The product owner needs to engage with our existing and potential customers to understand their problems and pain points. For existing businesses this could include pain points with our current services and product offering. The product owner needs to establish a strategy and plan to engage with real customers to determine the problems they face and to validate if the envisaged product will solve their needs.
What are the pitfalls if we build a solution that we think the market wants, but we never actually validate the concept with potential or existing customers before launch:
- No sales, because no value to customers: since we are not solving any real problems for or adding real value to our perceived target market, they simply do not see the value of buying or using the product and we never get out of the starting blocks.
- Complete wrong product: since we think we know what the market needs, but we do not necessarily have experience within this particular space, we could end up building a product that will never be used by any customer.
Example of a real pivot of a complete wrong product with an entrepreneur we worked with:
Knowledge base of chronical medication and the ability to see which ones cancel others out, so that if you are taking a lot of medication you know if the medicine is working as intended.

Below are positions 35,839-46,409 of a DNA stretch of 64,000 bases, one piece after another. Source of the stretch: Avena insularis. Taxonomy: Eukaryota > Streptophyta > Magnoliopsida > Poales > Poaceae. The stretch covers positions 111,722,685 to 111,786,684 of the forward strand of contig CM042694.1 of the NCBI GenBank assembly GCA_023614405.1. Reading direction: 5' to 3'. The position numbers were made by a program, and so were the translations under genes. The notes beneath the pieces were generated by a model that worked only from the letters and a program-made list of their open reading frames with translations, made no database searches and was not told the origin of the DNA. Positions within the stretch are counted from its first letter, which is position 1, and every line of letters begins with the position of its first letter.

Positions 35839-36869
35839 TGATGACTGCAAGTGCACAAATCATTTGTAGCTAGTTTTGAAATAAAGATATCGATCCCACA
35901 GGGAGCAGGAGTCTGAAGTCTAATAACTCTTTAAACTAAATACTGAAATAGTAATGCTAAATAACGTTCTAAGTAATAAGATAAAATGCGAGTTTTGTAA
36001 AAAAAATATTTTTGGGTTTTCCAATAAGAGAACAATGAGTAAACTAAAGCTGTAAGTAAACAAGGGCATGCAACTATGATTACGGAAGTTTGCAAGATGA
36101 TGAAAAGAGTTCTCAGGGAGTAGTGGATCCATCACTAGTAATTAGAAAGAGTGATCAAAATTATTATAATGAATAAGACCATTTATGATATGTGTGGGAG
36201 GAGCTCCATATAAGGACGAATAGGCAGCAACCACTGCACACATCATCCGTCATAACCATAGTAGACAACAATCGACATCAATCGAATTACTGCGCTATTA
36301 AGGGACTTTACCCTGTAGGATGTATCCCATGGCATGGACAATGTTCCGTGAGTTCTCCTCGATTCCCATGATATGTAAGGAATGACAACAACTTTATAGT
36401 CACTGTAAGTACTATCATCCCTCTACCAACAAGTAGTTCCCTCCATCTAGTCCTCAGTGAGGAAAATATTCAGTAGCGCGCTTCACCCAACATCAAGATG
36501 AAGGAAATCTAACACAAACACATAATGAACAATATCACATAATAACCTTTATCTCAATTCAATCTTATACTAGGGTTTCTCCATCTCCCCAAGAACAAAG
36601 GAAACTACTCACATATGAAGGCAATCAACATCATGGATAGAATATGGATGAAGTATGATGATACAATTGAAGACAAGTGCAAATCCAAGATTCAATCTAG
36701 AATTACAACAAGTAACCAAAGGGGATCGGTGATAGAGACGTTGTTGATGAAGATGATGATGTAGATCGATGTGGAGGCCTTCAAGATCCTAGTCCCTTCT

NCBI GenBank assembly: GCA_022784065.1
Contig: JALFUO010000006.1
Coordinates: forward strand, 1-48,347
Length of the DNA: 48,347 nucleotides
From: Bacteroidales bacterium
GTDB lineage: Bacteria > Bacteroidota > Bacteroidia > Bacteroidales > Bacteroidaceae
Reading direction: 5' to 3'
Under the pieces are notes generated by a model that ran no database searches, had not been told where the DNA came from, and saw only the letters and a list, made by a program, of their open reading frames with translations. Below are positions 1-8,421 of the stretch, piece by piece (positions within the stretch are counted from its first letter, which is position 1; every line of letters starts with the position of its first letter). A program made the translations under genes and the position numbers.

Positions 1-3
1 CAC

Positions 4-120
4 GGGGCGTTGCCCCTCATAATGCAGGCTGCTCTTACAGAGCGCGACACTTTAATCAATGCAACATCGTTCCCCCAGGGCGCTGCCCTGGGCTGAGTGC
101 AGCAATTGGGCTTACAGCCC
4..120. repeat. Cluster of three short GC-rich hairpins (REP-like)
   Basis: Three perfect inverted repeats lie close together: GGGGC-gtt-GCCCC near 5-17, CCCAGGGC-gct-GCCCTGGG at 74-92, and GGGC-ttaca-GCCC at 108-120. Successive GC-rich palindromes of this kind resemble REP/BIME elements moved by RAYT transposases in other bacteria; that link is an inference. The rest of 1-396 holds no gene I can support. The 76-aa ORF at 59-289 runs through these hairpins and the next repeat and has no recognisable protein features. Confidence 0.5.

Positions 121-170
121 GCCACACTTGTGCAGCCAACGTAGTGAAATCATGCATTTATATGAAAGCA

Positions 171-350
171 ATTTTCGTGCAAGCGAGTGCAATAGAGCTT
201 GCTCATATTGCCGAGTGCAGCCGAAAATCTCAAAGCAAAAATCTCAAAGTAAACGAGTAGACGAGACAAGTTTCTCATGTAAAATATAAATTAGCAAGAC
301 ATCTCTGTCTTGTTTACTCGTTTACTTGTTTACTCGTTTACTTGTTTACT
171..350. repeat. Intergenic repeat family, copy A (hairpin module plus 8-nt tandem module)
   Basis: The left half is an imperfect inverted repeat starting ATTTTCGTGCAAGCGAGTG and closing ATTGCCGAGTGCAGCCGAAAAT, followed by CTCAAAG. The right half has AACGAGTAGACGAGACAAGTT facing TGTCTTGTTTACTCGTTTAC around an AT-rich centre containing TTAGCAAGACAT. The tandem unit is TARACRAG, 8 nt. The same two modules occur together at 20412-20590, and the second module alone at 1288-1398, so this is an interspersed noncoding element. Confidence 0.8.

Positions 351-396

Instant delivery service of chronical medication to people wherever they are.
Luckily in this instance, due to proper market validation, the right product was built and launched.
The product owner does not have a technical background or more specifically not a software development background or they have not been involved in any software development projects before.
To minimise investment, they find an independent developer to build the product, sometimes only working after hours as they have a daytime job. This causes the following issues:
- Wrong tech stack: we often see the worst of decisions made around the chosen technology stack. For instance language. The language chosen has few developers interested in it or not a good fit for the business.
For some insights into the languages developers love see: Stack Overflow 2018 Developer Survey.
We often work with entrepreneurs that made their money elsewhere and who takes some of their hard earned cash to start a new business and build some product.
This causes the following issues:
- Slow turnaround on delivery: as this is not the main source of income for the developer and their own life gets busy, they have less time to spend on the development of the product. So the saving of money, now becomes irrelevant, as the lack of time to market is now costing you money.
- No support on go-live: as the business might not be making money yet, the business often cannot employ the developer full-time. This creates a risk of not being able to support the product successfully post go-live and no one else with the knowledge of how to support the product post go-live.
Not enough money
This hype around startups and technology businesses has lead to a misperception amongst entrepreneurs that it is easy to start a tech business. We often see that the entrepreneur does not have enough money to get the business of the ground. They run out of money before the MVP is complete or do not have money to support the product post go-live and make changes or they do not have money to market the product. It is really sad to see all of that effort invested into a business that has a really good offering, but they cannot get it visible to succeed.